StarGate Universe was the third incarnation of the hugely successful Stargate TV franchise. Yet it failed to measure up to its predecessors. What went wrong?
First of all, a disclaimer: I only watched the first 10 episodes of season 1 of SGU before I lost interest. The show might have gotten better after that (although from what I’ve read online, I doubt it.) but I can only speak authoritatively about what I’ve seen.
Any analysis of what went wrong with a show based on a franchise that had such success in the past, must start with its birth. In this case, Stargate Universe was probably born when network representatives went to various producers and told them the general show format they wanted for the next TV season. One can deduct what they wanted from observing other shows (or failed pilots) that aired during that period (Caprica, V, Virtuality, Defying Gravity, etc.)
In short, they were all character-driven shows with little or no space opera themes (exploration, space battles, adventure). This is probably due to the fact that networks’ heads simply don’t ‘get’ science fiction, and they only tolerate it in more diluted forms. Or it may be because of the perception of space opera as a niche market, in spite of all evidence to the contrary (Star Wars, Star Trek, and -obviously- Stargate).
Faced with this request for ‘more drama, less little green men’ from the network, The Powers That Be of the Stargate franchise decided that they also wanted a piece of this new pie. So they sat down and fleshed out a show which would meet this new demand. The fact that the Stargate franchise was based on a completely different kind of show was conveniently ignored. After all, who cares what the show is actually about, when it has a brand name as successful as that of the Stargate?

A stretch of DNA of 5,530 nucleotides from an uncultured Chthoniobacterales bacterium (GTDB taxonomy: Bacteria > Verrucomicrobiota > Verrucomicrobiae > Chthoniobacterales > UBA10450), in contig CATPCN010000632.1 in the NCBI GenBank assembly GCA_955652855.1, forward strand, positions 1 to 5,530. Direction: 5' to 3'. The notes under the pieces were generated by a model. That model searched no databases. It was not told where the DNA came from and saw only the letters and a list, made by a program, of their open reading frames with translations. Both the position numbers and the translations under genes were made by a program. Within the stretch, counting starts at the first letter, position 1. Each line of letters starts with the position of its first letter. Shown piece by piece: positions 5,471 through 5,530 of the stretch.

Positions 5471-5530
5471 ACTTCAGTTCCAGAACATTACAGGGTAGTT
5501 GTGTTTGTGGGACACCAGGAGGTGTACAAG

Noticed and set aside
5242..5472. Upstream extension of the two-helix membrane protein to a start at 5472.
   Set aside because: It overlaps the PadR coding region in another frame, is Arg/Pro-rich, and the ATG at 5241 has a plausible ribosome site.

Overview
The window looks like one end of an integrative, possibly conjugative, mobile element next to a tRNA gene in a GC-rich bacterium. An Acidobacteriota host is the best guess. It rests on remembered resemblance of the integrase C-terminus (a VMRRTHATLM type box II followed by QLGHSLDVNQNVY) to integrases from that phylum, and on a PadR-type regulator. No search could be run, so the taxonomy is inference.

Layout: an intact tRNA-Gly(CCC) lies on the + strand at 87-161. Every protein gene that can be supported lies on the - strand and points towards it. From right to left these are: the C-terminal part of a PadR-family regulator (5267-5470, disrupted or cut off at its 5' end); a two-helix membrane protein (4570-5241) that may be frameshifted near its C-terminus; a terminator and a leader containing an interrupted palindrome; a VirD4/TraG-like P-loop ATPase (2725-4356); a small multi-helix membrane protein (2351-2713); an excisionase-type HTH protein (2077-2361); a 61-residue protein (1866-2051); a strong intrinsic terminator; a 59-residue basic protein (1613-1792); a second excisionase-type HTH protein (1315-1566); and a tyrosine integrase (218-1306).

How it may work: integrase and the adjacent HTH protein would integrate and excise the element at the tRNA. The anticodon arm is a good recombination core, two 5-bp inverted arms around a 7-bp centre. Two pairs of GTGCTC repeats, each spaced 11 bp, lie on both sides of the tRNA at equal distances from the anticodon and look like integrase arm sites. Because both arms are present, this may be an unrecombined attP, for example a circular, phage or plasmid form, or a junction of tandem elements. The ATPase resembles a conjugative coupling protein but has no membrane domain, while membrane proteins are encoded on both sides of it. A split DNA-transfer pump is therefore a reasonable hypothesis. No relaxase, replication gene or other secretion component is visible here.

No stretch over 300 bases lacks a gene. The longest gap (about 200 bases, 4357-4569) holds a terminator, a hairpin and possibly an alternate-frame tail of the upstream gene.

Given the brand name and the fact that it met all of the network’s specifications, it was only natural that Stargate Universe would get the green light. The rest is history.
The problem was that what seems good in theory, does not necessarily mean it will work in real life. The network’s push for less ‘Sci’ in SciFi shows actually resulted in a drop of ratings for most new shows. However, nobody wants to admit that they were wrong in rejecting pure SciFi in favour of shows like SGU. So they will probably draw the opposite conclusion: that the audience is tired of science fiction, and want more fantasy/drama shows with witches, ghosts, zombies, vampires and werewolves (oh my!) How will this play out in the 2012 TV season is unknown, but I don’t expect to see many new space opera shows on TV in the future.